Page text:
WASHINGTON    -   American employers slowed the pace of hiring in August af­ter the surprising surge in the prior month and the jobless rate edged up, according to government data Friday, which could offer the central bank some relief that its inflation-fighting efforts are working.

The Federal Reserve is pay­ing close attention to the pro­gression of the hot job market, looking for signs of easing as it tries to cool the economy with steep interest rate hikes to tamp down inflation which has reached a 40-year high.

While the data showed wag­es continued to rise, the un­employment rate ticked up as more workers joined the labor force, a welcome development that could allow the Fed to opt for a smaller move later this month after two consecutive super-sized rate increases.

Even with the slowing pace, the job gains bring employ­ment above the pre-pandemic level, the Labor Department said in the closely watched monthly report.

The US economy added 315,000 jobs last month, the report said, which was in line with what economists were expecting after 526,000 hires in July. The unemployment rate moved back up to 3.7 percent, after dipping to 3.5 percent in the prior month, ac­cording to the data.

But wages continued to climb in August, as average hourly earnings rose anoth­er 10 cents, or 0.3 percent, to $32.36. Over the past 12 months, worker pay has in­creased by 5.2 percent.

Continued upward pressure is a cause for concern since the Fed fears it could lead to a wage-price spiral and push in­flation higher. Surging prices, exacerbated by high energy prices due to the Russian war in Ukraine, as well as ongoing supply chain struggles and Covid-lockdowns in China, has prompted the Fed to raise the benchmark borrowing rate four times this year, including giant 0.75 percentage point in­creases in June and July.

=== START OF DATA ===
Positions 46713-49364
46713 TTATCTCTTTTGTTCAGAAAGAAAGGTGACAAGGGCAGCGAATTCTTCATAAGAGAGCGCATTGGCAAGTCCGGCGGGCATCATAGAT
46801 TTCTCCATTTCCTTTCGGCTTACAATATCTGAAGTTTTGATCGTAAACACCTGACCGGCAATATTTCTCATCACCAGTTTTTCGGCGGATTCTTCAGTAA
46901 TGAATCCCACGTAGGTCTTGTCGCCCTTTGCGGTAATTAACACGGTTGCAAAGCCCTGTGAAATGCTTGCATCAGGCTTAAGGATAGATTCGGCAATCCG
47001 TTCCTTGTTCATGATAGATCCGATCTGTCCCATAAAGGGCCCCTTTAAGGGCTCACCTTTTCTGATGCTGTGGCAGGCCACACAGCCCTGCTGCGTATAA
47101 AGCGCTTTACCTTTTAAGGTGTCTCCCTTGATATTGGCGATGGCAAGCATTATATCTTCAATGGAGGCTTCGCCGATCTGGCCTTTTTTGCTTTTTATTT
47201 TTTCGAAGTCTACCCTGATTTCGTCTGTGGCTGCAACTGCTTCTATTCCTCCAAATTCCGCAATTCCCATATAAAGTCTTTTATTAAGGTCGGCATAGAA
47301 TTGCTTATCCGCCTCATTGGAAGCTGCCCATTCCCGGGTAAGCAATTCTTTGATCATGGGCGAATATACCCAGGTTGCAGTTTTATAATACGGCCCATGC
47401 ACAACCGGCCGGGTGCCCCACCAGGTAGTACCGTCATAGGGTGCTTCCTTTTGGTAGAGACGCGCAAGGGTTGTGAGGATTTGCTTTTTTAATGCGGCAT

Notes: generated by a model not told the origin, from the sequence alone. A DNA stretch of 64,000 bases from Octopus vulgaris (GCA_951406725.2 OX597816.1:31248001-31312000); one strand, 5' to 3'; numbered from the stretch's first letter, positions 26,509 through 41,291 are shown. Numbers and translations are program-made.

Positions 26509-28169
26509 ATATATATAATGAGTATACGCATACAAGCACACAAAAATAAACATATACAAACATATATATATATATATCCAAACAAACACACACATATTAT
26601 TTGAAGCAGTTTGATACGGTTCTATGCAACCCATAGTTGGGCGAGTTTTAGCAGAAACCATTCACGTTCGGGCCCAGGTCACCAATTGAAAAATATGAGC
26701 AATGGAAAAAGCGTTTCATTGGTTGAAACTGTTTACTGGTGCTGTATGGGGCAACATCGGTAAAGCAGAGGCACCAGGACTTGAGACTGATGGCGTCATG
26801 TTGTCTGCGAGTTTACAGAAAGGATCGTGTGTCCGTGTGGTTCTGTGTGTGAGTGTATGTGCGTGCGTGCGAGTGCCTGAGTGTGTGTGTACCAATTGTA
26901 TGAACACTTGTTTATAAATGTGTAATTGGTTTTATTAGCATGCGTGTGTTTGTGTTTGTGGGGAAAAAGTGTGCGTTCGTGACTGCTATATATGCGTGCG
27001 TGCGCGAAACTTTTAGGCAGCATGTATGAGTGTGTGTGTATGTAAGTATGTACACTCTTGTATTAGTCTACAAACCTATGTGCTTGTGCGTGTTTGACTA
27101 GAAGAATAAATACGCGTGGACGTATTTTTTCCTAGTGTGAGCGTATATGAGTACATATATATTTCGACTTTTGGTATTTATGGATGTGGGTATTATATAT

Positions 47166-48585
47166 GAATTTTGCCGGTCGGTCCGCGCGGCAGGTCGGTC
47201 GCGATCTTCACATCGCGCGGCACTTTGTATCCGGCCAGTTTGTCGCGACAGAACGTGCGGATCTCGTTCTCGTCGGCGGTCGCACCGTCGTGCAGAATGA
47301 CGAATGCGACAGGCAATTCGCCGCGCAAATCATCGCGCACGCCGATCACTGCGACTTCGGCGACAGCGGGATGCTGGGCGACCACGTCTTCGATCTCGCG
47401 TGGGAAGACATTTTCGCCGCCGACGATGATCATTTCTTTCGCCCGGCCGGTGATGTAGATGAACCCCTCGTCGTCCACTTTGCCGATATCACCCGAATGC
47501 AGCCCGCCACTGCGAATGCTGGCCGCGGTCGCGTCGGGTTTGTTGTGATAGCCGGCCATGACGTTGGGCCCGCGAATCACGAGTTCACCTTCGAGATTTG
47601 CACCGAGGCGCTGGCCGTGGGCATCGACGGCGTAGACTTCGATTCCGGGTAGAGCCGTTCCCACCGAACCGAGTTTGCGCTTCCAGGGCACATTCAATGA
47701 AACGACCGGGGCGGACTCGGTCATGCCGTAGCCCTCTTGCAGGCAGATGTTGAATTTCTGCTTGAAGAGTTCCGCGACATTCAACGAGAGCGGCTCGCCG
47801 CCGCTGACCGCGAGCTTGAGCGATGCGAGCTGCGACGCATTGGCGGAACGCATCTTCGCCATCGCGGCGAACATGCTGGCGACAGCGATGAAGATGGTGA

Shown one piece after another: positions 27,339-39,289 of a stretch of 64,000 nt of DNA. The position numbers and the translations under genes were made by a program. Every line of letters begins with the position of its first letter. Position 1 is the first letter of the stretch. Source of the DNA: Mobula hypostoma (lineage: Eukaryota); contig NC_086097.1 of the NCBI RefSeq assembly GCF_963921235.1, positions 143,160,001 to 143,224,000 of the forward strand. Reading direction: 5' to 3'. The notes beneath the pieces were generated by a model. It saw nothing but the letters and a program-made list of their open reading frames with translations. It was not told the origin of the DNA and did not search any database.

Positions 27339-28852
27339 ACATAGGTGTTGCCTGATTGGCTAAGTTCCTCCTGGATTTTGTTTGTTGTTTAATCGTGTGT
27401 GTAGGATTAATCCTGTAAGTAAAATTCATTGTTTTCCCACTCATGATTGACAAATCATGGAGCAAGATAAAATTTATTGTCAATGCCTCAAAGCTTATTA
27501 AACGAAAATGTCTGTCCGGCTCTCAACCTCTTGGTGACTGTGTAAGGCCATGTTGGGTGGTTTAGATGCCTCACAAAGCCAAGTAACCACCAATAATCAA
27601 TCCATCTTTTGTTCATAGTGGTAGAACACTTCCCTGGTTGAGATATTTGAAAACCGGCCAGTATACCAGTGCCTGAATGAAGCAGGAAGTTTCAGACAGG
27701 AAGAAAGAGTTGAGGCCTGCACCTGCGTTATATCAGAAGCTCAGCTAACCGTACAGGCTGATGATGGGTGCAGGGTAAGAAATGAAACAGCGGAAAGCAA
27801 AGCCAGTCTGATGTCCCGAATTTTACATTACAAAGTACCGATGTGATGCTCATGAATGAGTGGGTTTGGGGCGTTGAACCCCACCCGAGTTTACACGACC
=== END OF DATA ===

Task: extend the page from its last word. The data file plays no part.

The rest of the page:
However, the latest data “may tip the scale towards a 50-basis point rate hike” at the September 20-21 meet­ing, said Rubeela Farooqi of High Frequency Economics, although the next report on consumer price inflation also will be a key factor.

Still, she said “these data are not going to change the Fed’s view that policy needs to move to a restrictive stance over coming months.”

In July, there were more than 11 million job openings, or two for every job seeker.


US GDP contracted in the first two quarters of 2022, which is commonly viewed as a sign of a recession, but the robust job market defies that definition.

Companies have faced a labor shortage for months, prompting them to offer higher wages, which is in turn driving up prices. And there are signs firms are “hoarding” workers -- holding onto seasonal em­ployees for fear they might not be able to replace them later.

Fed officials have made it clear in repeated statements that they will continue to raise interest rates to cool the economy, even if monthly data show some signs of progress.

Fed Chair Jerome Powell hammered home this point last week at a conference in Jackson Hole, Wyoming, warn­ing of “some pain to house­holds and businesses,” as well as a “softer labor market.”

New data this week from payroll firm ADP showed pri­vate firms ratcheted back hiring in the month to 132,000. “We think that these numbers sug­gest a shift to a more moderate pace of hiring,” ADP chief econ­omist Nela Richardson said.

Firms of all sizes are trying “to read what has become a complex economic picture.”

But ADP data showed workers who left their jobs to find a new position saw a pay increase of more than 16 per­cent, compared to 7.6 percent gains for all workers over the past year.